Best Ways to Reduce Pain and Tightness from a Torn Rotator Cuff

The shoulder is one of the most flexible joints in our body that provides us with the greatest range of motion, and hence in turn is arguably the weakest joint in the body and most commonly injured. The shoulder is such a small group of muscles that many of us see as relatively insignificant, unless you have the unfortunate luck of injuring it at one point or another.

preview-full-shutterstock_510595405If you have injured your shoulder before you know how important it is in not just doing complex things like performing pull ups or throwing a football, but also simpler things like tying your shoes or getting dressed.

The rotator cuff, or the group of muscles and tendons that hold the shoulder together are what allows the shoulder to function with the wide range of motion that it does.

When you tear your rotator cuff, which is one of the most common shoulder injuries in athletes, you lose the ability to use your shoulder because the bones are essentially just hanging there with nothing holding them in place.

How Do I Know if I Have a Rotator Cuff Problem?

If you think you tore your rotator cuff, there are some signs that may be able to determine it one way or another. One major indication is extreme pain which onsets immediately, and may even be accompanied by a tearing or ripping like sound.

If this happens, your arm will immediately drop and you will feel it just drooping there. These signs are pretty obvious, and are an indication that not only have you torn one tendon but multiple if not all the tendons holding your shoulder in place. This is obviously the worst case scenario.

In other situations a small tear will occur which can develop over time. The symptoms of this type of tear are less severe and more difficult to identify. In some cases the pain will be very mild and you will only notice it when you are really exerting yourself like during exercise, otherwise it feels fine.

One of the best indications of a rotator tear is pain at night when you are trying to sleep. This is because you aren’t doing anything else at that time that could potentially be causing pain, and are exerting yourself the least. If you are experiencing pain during rest for more than a week you should go see a doctor.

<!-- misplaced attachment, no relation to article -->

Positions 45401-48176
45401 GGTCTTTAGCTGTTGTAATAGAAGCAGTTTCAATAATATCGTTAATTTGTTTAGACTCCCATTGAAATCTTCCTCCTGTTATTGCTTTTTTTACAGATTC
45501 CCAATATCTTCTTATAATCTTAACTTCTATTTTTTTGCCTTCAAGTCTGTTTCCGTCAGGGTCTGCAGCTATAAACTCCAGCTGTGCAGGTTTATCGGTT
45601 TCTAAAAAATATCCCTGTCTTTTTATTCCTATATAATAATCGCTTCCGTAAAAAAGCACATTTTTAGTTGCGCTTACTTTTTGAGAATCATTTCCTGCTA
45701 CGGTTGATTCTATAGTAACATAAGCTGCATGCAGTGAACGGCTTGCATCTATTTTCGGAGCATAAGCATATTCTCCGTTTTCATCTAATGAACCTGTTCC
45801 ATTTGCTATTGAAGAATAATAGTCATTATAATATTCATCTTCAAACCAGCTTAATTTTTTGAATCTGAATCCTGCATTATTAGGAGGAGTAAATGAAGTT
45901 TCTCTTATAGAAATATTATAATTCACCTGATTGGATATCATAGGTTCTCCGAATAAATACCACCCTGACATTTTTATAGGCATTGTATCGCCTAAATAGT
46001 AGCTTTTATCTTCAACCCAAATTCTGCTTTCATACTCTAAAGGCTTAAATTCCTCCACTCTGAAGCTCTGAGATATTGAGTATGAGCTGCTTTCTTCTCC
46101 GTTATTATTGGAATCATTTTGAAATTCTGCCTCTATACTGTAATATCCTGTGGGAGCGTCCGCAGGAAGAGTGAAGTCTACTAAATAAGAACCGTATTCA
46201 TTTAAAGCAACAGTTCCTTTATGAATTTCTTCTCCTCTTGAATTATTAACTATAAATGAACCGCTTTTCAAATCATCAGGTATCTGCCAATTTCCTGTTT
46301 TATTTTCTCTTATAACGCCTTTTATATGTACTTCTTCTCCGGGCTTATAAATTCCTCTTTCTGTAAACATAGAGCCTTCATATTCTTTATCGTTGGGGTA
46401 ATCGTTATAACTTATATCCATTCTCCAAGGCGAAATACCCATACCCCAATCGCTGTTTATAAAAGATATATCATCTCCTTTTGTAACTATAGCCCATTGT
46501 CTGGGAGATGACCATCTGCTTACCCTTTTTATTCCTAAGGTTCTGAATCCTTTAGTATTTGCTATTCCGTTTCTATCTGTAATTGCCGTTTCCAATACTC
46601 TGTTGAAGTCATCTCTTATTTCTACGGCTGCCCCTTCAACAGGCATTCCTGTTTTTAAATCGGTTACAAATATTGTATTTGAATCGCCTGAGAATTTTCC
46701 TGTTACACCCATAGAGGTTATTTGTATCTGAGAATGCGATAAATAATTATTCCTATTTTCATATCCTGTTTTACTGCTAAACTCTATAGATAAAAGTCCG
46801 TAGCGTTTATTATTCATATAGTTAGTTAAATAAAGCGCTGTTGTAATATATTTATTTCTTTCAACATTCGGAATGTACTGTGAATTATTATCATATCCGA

What Treatments are Available for a Torn Rotator Cuff?

First before you start treating your shoulder you want to be certain that it is a torn rotator cuff which can be determined by getting an MRI, CT scan or an X-ray. In some cases the tear may be so bad that the doctor may be able to tell by conducting a simple arc test.

preview-full-shutterstock_217216498After you determine that you do indeed have a torn rotator cuff there are some steps you can take to improve your recovery time. To do so, first you want to reduce the inflammation and swelling as much as possible which will not only reduce pain but help you recover faster.

To do this you are going to want to ice your shoulder as soon as possible, with a towel or some sort of barrier between the ice and your skin. Additionally if the pain and inflammation is really bothering you, you can get a cortisone shot from your doctor which will block the nerve pain.

Next, you are going to want to rest your shoulder as much as possible. Inevitably you are going to have to use your shoulder at some point or another, just remember that the more you do the more it become inflamed and the longer it will take to recover. Avoid activities like basketball and baseball that require you to use your shoulder often.

Lastly you want to seek therapy from a physical therapist. A physical therapists will employ various treatments over a long period of time which will rehabilitate the shoulder and strengthen it as it is able.

Physical therapy involves slowly building the shoulder back up through a combination of things like weight training, and electrotherapy. Occupational therapy is another good suggestion as the therapist can accurately assess the damage done to the joint ,the ability or inability of the injured person to carry out daily tasks, and also their capacity to perform at work as well.